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Lethbridge Herald Newspaper Archives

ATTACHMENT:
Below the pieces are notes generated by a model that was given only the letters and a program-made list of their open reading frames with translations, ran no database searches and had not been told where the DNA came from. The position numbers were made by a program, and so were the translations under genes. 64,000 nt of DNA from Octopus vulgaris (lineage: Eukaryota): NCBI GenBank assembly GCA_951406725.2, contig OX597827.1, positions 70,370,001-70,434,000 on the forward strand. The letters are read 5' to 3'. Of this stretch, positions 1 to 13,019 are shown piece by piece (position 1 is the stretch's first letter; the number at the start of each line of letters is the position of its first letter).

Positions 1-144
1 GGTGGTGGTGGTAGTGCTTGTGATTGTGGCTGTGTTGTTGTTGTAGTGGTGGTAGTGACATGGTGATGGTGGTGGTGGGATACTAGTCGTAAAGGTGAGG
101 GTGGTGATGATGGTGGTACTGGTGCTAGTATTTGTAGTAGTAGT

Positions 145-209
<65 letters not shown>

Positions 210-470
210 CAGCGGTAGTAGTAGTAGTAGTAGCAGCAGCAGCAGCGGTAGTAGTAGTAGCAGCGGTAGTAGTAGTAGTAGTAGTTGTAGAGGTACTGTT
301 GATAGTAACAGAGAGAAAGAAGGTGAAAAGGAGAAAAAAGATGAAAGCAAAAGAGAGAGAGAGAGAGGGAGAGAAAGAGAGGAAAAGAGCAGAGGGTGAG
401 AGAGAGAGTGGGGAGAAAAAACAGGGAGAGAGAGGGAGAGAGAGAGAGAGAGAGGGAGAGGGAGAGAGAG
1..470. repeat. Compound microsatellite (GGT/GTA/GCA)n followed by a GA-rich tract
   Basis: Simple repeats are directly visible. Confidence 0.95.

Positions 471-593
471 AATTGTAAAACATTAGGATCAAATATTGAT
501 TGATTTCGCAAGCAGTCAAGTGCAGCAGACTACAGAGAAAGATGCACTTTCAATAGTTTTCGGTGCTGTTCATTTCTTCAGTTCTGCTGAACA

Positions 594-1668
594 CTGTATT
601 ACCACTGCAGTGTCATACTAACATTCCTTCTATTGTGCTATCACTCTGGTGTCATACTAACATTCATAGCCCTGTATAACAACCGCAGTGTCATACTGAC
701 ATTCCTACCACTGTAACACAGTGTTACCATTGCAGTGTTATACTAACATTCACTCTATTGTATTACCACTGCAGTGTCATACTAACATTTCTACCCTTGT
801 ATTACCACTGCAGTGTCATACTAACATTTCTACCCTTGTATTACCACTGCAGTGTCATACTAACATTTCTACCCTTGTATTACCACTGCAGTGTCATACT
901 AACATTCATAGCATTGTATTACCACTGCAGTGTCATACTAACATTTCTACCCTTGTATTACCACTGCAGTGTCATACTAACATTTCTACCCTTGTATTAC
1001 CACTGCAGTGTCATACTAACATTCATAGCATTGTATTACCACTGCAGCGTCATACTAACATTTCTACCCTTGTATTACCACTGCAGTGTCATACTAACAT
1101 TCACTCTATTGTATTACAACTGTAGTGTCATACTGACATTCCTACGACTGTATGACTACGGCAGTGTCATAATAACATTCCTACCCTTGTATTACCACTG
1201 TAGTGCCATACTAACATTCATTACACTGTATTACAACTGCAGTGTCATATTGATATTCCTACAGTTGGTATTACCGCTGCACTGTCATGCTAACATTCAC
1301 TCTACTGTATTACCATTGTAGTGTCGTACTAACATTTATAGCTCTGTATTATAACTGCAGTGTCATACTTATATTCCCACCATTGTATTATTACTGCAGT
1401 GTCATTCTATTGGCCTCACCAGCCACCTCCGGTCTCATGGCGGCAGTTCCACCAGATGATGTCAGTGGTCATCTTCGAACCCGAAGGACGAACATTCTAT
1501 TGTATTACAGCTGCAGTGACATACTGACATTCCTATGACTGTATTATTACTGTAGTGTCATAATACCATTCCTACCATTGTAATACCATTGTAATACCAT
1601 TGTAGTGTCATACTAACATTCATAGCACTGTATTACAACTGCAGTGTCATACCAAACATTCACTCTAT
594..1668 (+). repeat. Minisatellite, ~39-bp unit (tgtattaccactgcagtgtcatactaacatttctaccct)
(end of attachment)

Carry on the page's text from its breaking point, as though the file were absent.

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Lethbridge Daily Herald, The (Newspaper) - May 20, 1911, Lethbridge, Alberta A T O LWIVE8 HARLAND IW MARION THE HOUSEMOTHERS' EXCHANGE of'weak' aiges-tion -who spealcs -cl. "mj: as of a familiar spirit 1-i is" vain to think of 'exorcising1 -well to avoid fresh- ly -baked bread oC -whatsoever kind. Stale bread and toast properly made-are safsrr -for-, itoera.. cannot eat starchy stuffs in any term, potatoes are a deadly prison, ekxw In action, but I'knew a man. clT'60 -who bad not eaien a. slice of bread in'1 twenty years. I knew could-not--retain cold-water upon ills :9toisachfi -I-trtv.ei dashed off by the diaphra-sro -as Irom a. hoi gridle. This paper is- not wrirtiieri for the vic- tims ol digestive idiosyncrasies or for those who hug the fireside all winter long and bask on the of the house for rest ot the year, or too hypoc'nondriacal to limbs in healthful--' aame exercise in the open >siir digestive apparatus sound anfl truly 'as it strengthens Jegs. "Were a a. hedger or ditcher -would early jnachood. Hunter "is man live for. weeks togeth'et'ijpon VJrifed-" venison pancakes the; eaxne pan JahCL. Ques- tioned, JfiSt, -aiier 'an.- trajnpj-in-the boat upstream, or swlngiiig''-an ax 'upon the thick.' trees of Tvoods, "a fellow could digest'.Rav.insristones." One believes .it when compelled to submit for 'a vveek upon whaf'is'his daily diet' theKyea? round. describes what" ir.a are tempted--to characterize as "the griddle .ease -of as "the .atrocity, masquerading under. a respectable -name, ana; causing indi- .grestioii .'iov.woii upon .appetite." The griddle cake, the itr, -should be and the ideal fritter! is, alasJ too seldom a veri- ty..'she tiposorophizea .as "light, golden the master ha-nd at mixing1 corner and cleanse without abrading. Next, dry thoroughly. TVipe with a soft cloth and tunn upside in a warm place, upon the top of the range, if there is-room. "When it is "bone put-, it..array, in- a.corner .pi the pot closet, where It not gather'dust. Thro'w -a cloth over it to make sure of this. When .you ;are ready to make your set the irons at .the back or the range to heat very slowly. Do this at least a half bour before you begin mak- ing them. Neglect, of this "bylaw in the code of the "rulable" utensil has many a promising- lot of batter to grief. The reason is plain. The Irons are of uneven'.thickness, on aoco-unt of the holes and which we spoke now. The outside may be heated, while the'tops of the Intersections are not of temperature for cooking- the raw 'barter. Heat slowly and rmich longer than you.w-ould the smooth grid- :-ji' Tt'fe'i-.wJse1 to- test a spoonful of the -before -'hliisg the irons tvith regulation le member, ijjt'.o-'r fail, salt pork stuck upon The Iron should be asxto-vh'jss-.complacently, not oi1 burning grease. Tliis elm other's method -of T think bC'tter -way, Tbat-sounds' poetical. It -should be at- tested itd.'ty each of us.- as practical truth. The. cakes should 'not be leath- nor the frUt'ers greasy. 1 i Tire of -all foun'd in that last and Tour' cook invariably "a- -heavy, hand quired. One '-fa.1 lures in ma'k- lug waffles- are likely to" stick to" the irons. At' third -discovers thaf grease will keep .rh'em 'from .adherinsr TO deduc- tion is plain. Elood fhe" irons with lard, or the salt-, po.rk-. or. dripping may. be'-. the. form of the desired preventive.: "If ,a little be g-ood, double the" quantity Confident in tha assuTautJe; she makes small account of. heating the irons. Let the .'batter and soak as it win-. ,.-Tlio're Is no danger of scorchinff, or 'of stick-- ing1. She be-lieves in deliberate particularly when that branch of cookery has to do with the frying pan, which. I asserted thirty years should lie adapted as the crest of the average American nouser.-ife. Our lumberman got the triCk from hisrmoth- I once: saw an Adirondack camp wfrere -that and 'a Tea kettle compris- ed the whole stock of culinary uten- sils. The guide who ruled the peri- patetic settlement In the balsamic respect for anybody who couldn't do all their. cooking1 '-in one two." He actually- in the frying: jpari. utter turned out the twice-slaug-h tered venison. This done, ihc coft'ee into n abbeS soap anil water, and iliit-.ovef the fire with plenty of In it, to be ready for the Hap- "Jhclds'e'Xa. teaspoonful of. shortening small square of thin muslin and rub :gentlytrltb it until the grease free- upon" the Do not a 'spoon; spread--It Evenly. The de- made by.-the pattern: of the irons "should'be filled.' Pour in the batter at, 'close--" the ,-ujiper iron .trpon the and leave over the fire a full minute; .-...until batter has formed so far that it '-will Tict ooze out and -drip w.hen the.iro-ns ara turned. Turn, and hake 'the. othe-r .side in like manner. Repeat, taking not to jar the irons or shake hard. "'She -who thumps them endangers .th.e lightness of the waffle. A correspondent wrote to ;the Sx- change a "while ago for a- recipe for ''crisp Her's, she complained; were always soft. That, in the opinion of the expert cook, is a desideratum in the manufacture of the toothsome deti- C3.cy. They shonld be mixed quickly and turned out as soon as they :arc 13one. Sena to table Some' butter them, before se'rvang..''.' A Dutch whose "were the pride" of the de- light of city visitors, used tO'jitrew'thein. --with cinnamon- ift piling th'em in a-'hct pla.te. Her dis-ajcrreed -witlv Vihe f'npst. The numb'er- ,'tnat la-lies, se'nt .health. "could--eat-upon was in- _ _ To. Return .to.'-our waffle. Very pood coofts-'-wiltiteilvyou that It II.IK unac- countable and tenses. It is. really, no moue uncertain of tamper thaii the smoother pan. AH' of us'.; have heard ;the'-s.aucy old song-, wind- Ing- up wit'rK c Tvl-.nt nre -ytfreji made nf. made of? gooa. If they're but understood. Our wafhe-iron niust'bo JiruT. ericl according to that under- Is not eccentric, but our fore'mothers called "rul- aljle." P'irst, .Jt iau.-n be perfectly All r.the7; srrease adhering1 to sunkjen. squares ox. round holes must be poke and prod and dlpJn, iricse--with a sharp-pointed Knife, as the manner of Borne Is. .-this will roughen the surface, and. 'ruin the Irons. After eoakincr-itJv-war-m-'diJflfl, rinse with hot a stlfiT whisk-" uses and for .seek out svery the the children loved to- --flil wl-th1 flitter that they diid not grease the'napkin lining the heated pla-te. Ver- itable "golden offerings" were they to normal -appetites, upon which awaited health, nofindJgestion. Grandma E.'s 2 cups of flour times'w-'ith a. heaping-tea-spoonful of baking-powder and an even teaspoonful of salt. Beat the yolks 3 fresh eggs smooth: stir theae into 2 -cupfuls of svrest. un- ek'immed mJik.-add 2-tablespoonfuis of melted butter or other sbprier.ing, pBd.-.- tricn. "with mix -J.tfc the flour alternart-ely wltiutlie whites the eggs whlnpeci to a standing As soon as the waffle batter is tho-rough---- ly anised, drop by. great' spoonful Into the heated and greased moiu, otherTviffe called- Virginia Bics Wafiles Beat the and-ynlks of 2 egifii-.. very light, and separa-taly. Sift 1 cup of flour with a tQvispoonfril1 of baking thr-ee, together vi-ith a level of -stalt. Mix the boaien fgg.5 witTi' a of m'ilk; add a tea- spoonful of sugar and a cupful of cold bolletf rice. Beat hard for a -fuli nriri- ute. before adding, altflrnatcly ajuj. rjui-rrkly. th-.e whites beat-eiv.stiff nnJ iho prepared 'flour. in fast. with deep and long, upward, strokes, a large tfiblsspoonful of mnlted (not butter or other shortening. These are very light and Griddle Cake's If you can posses? of a gridflie. never use any o.tner.. I forewarn you that you will have diffl- culty in preventing any hired cook from gre.iMng it. more expensive t'nan those mAde of iron. but. they are infinitely superior to thcrti In all respects, do- sirable for the how much more .-wholesoaic and palata- We ,cakes._ are. than .fried. In. fail, fried culinary eplecism. Wnen cooked in grease, they belong' to the "Fritter family." 'Set the griddle at' the' -s-Ide of the 'stove the (fay ''before? "you are- to usfe it. and leave it' there for two '.hours to- "season" it. absolutely neces- sary if it be- new and has not been1 the lire. Griddles kind will not.. under; fire if they have, .been previously 'treated' thus. Xext hour ibefore'Vou wish to bake the set'Tn the "same place and'heat gradually to the "right tem- perature. This nit> it hard with fnifi-, "dryi salt, polish -with .a dry. sQait cloth, and it Js ready" for work, STever" Allow a Drop of Grease to Defile it To 'butter, cSl or grease It 'in any way Is downright ruin of an, .excellent uten- sil. The breakfast .griddlo called "batter cakes" -in, the south, where they are found in perfec- tion, are numberless; I 'had the pleas-' ure of eating in "Dixie's LandJ' last, week one which was a delicious "novel- ty to me. -My readers may. have had the pleasure of making- acquaintance With it Jn days that are no more ex- cept'In-memory. It. '-was verj'. so th-e smiling hostess told me, and she me this formula, aubjoiping- that "m-uch depends upon quiek mixing -and quicker bak- Ing." Olabber Griddle Cakes f'-Clab .-sr" is "loppered milk" other latitudes than Dixie.) Into a duart of clabber stir a- teaspoon- fal of salt and the beaten yolk of an egg. Sift 2 rounded t-easpcon'fuls of baking soda, three times wltfi a.'.q'uart of and stir into the .milk and egg." Beat five minutes hard before folding. In the stiffened white? of 2' eggs-'- Bake immediately a" very hot griddle. Whole TOTieat Griddle Cakes Sift three times together 4 cups of., whole wheat flour, teaspoonful of bak- ing powder and an 'even, teaspoonful of salt. Beat the whites and volks of 2 esss separately. Stir the beaten yolks Into 3-cups o'f milk; ,add a tablespoon-, ful of sugar or molasses and 1 of melted butter and, alternately, the prepared fiour and frothed -whites. Beat steadily for a minute and bake. Fritters In making fritters, an essential to sue-., cess is that the fat in -which they are fried be very deep and boiling-- hot. Test It by dropping1 in a small spoon- .ful of batter. If this does "not rise" quickly to the surface, swell rapidly and acquire a iight brmcn hue. your fat.. Js too cool. -Let it stand over the hottest part of the range for a few minutes, and-. again test it. When ft is of the rlgrht temperature, fry the fritters quickly.'" dropping- the .batter by the spoonful., When they are1 done, remove the frit- ters-with a perforated spoon and'lay; them in a. heated colander, lined with. heated paper. Transfer to a'hot platter' covered with a folded and serve at once. So I wrote ten years ago in the Com- plete Cook Book. ancM can give no trust-worthy and explicit directions now. Following "the general'rifle's, come ten 'recipes for different" kinds 'of fritters. for .which, I have not room here and .now. "fritter that absorbs grease is a spoiled fritter. The fat should be so hot as to sear the batter the instant it touches it. The thus formed' protects the interior of .the "golden from the boiling liquid, while the -heat ihe fat) cooks it to" the "heart. It should be perfectly dry after lying upon the paper'for a minute that tho few drops clinging1 to the "nearskSr." may trickie harmlessly into space. Should the "offering" collapse "into a- dispirited mass, the batter is too thin. Hence, an sflded reason for testing it wjfn. .a small bit in the beginning." If It shrink and- flatten when removed from the deep fat paper-lined colander, you" may1 yet save th'e day by adding a little I w.ouJd. in conclusion, .emphasize the "deep A Scotch kettle. In which fritters, croquettes and French fried po- tatoes may swim without touching the bottom after once rising-, or jostle one another out of.shape, is a valuable part of pot-closet plenishing-. Mttke a of this along- the soapstone '.griddle in you-r next list of "must-haves." FAMILY MEALS FOR-A WEEK STTOTDiSY BREAKFAST Berries, cereal and crcnni. salmon steaks. potato "biscuits, toast, tea and coffee. I.UNCKEOX Iced bouillon in cups, cold ham. baked" beans, brown bread, lettuce salad with crea.m chwse anil mincc'l oijve iballs, crackers toasted, coffee, blanc tnacps and cake, tea. DIN.XEH Vegetable roast ducks, apple sauce.- KTpen poas. splr.ach. tnrts and whip- ped cream, black cofTcc! _ i M05TDAY BREAKFAST Or.inK-es. r.rnJ I'.sron. ctrgs upon toast. French rolls, whole-wheat.. tn.i and coffee. LUNCHEON Timbaiea of salmon (a. souft7c of 'a. potatoes, tliin bread .intl butter, canned apricots ifa. DIN.N-KR Spinach poup salmi of ducks (a strhisr bpnnp. Spanish rice, strawberry sponge, dako. black coffee. LT.TNCHEQX "Capo Crvd folks" tidbit, F 1 LT.TNCHEQX "Capo Cod folks" tidbit, plain boiierl po- tatoes. :n'.xori .-.-ilad. crackers ami cheese, brend ar.d.hutttr. giDEerbreaa and cocoa. 53IN.XER pot r. svcet paTat.oes. c.-nneu black coITee. TUESDAY TSRKAKFAST Sliced pineapple, ceres.! and crc-im, bs.oon and crccn peppers, creamed toast, white cofiee aad RTIFAKFAST Oraupo5, cei-psi nn.l cream, ba.kert fn-aham liiscuits. lo.is'. tna and I.trNCHEON Potato 5oup in cups. CoW rib ends of beef iT'-v-ilny chopped aod swc-it potatoes fa fried broad sauce, ten. DJN.N'EK .Succotssb soup -'a calf's liver a !a jardiniere, asixuacus. young carrots, sirawherry black coffee. THURSrOAY Bflrrlps. eorof.l and crcnm. bncon. boiled CKRS, raffles, coffee nnd J.V.VCHKOX Coli! calTa liver. French potatoes. drsssitip. crackers ami cheese, frumenty, ten.' Soup made of the vroc-iy of nsparn- fus cnrrots out into (iiot i pint of sugar. Juice of '.4 letnon, juice of V- orange, grrated peel ot 1 whole orange. Stir well and pour into the stiffly beaten whites of 4 bfat thoroughly .and pour -into an..orange- lined mold. Set in a cold place for several hours. Serve with whipped cream. This Will serve elijht persons. Salad Dressing Heat plats of vlnepar. Cream 1 cup of sugar and cup of butter; add a tea- spoocful of rnuatarfl, 1 tablespoonful ot. salt and 2 tablespoonfuls o' comstarch. SUr this mixture intq the hot 4 eSKR well beaten, last, and cook 4indl thick. "When ready to use, thin with whipped cream. This makes one quart ot dresringr, MART H. CRichmond. A Floor-Filler'Wanted You once printed directions, for maklnr floor-filler. 1 have leal them. I am very anxious ;o (ret the formula. Please pub- lish !t acaln tor the benefit .of this or your constant Here Is an. item that may motlier: I have, two little eirls who go to school.' As I do not faacy woolen frocks for dally. wear. I. dresa them. In trlncham In the win-' tcr, and Sy puttlag outlns flannel -waist sleevfts to their llannel petticoats, they keco warm HE It their -outer garments were of wool. The whole costume may be- laundered. A worsted frock never looks .really well when it been once washed.. and. .soils. lar easily for the waahlnsr. Here la a. dish of which we are very A BEixed Salad Peel medium-sized tomatoes T reedlum-slzed onion, and add to .them 2 chill peppers (the hot Run all through the food chopper. Mix. and toss. with silver fork and season with salt and vinepar to your taste. Delicious -with cold. meats anrl flsh. Mrs. F. B. H. fWellbroOk. Tour idea as" to the comparative clean- liness of woolen wash- ed once a winter and cotton- garments that go into the tuib every week are sane. But for the danger of the wear- ers of gingham and calico catching fire, in the winter, your plan is unexception- able. ,We have printed" several formulas for making noor-flllers. I. dp not know to refer. Somebody will du- plicate it. I "do-u'bt not. The mixed salad is acceptable, now that the season for "Spring is upon us: To Know'Real Amber C. A. B. (if. D.) offered last winter to give information, as to tht wearing ot amber beads. May I ask him one Ques- tion? I will put it as briefly as I can frame It. How may the real amber be flistin- puished froin the Imitation? Having been afflicted, for years -with catarrh and inflammation of the throat, I should rejoice to get something1 to .re- lieve me in home measure. Mrs. C (Germamown. The doctor who v6lunte'ered in- formation respecting the- amber in which 'he ftas faith will answer you In. full sselng your query.-lvveii- ture one hint that may be helpful. Rub the amber to be tested with a bit of flannel until It warms under you hand. If it be genuine, the fric- tion will bring- out a resinous fra- grance. The imitation remains odor- less. j'ou may hold the .beads near enough to the fire or a radiator to heat them. The real amber re- sponds-with the balsamic smell. The imitation heats more slowly and Is scentless. A Rose Industry At the risk of being tedious to read- ers who are.not interested in the re- vlval of the graceful and poetic art ot making1 rose beada. I print one raora recipe for the manufacture. It differs somewhat from--those we have al- ready printed: I inclose' a formula i'or beads. It is timely, tor southern are already full of roses, and northern gnrdens will follow suit speedily. I likewise ofTer a formula "for rose pillows, which wiii delight these would make them, and give them rosy leaved filling for ;he dainty cushions In- stead of the musty aJTalrs generally kcown by the nz.me. Ilose Beads Run the, fresh petals, through-.thVfood- chopper. Spread the .pulp evenly upon a. pan and sprinkle three grains of cop'- pe-ras over the mass. Mil .well and put through the chopper fifteen times, usinsr Ihe cutter. Tiiis wiii -make the pulp'blade all through. Roll ihe beads twice as large as you would havp them when dried. Be careful to have them of uniform si2e. Lay upon, a broatl'platter to dry all day. Do 'not let thorn touch one another. Do this upon n. fine, drj- day. If they are not too hard after the first drying, they may be- rolled: three times before they are strung. String upon a, ivire about the thickness of a hat- pin. Do no; sharpen the end, or beads- may split. Decorato them to suit yourself, ami lay asaia in the sun to..harden. When they are "tHorBUSlily dry. "Slip from the wire; put Into a dotli sack and rub and shake them frer.tiy-tepether to pollsli- tlvem-. Mix- a few drops of rose oil v.-lth alcohol to "cut" it, and rub it into'the bonds with tie hands. luminK them-ovsr between the palms uptll the oil Is abso-bed. When thr beads are' dried throuBh .and through, soak them In olive oil for er.il days. Wipe dry and atrlnff. They will al-n-ays "retain the perfume. Rose Pialows To treat.rose petals for pillows, so as proscn-c color and perfume: Gather fresh peule and dip them, a handful at 'a time, into a pail of cold water in which a tablcspoonful ot sa'Icyllc acJd tins been cut a paper (o Cry. turning anrt tnssintr. them often', uiiiil the moisture hns evaporated 'snd the petals nre .drj'.- This should be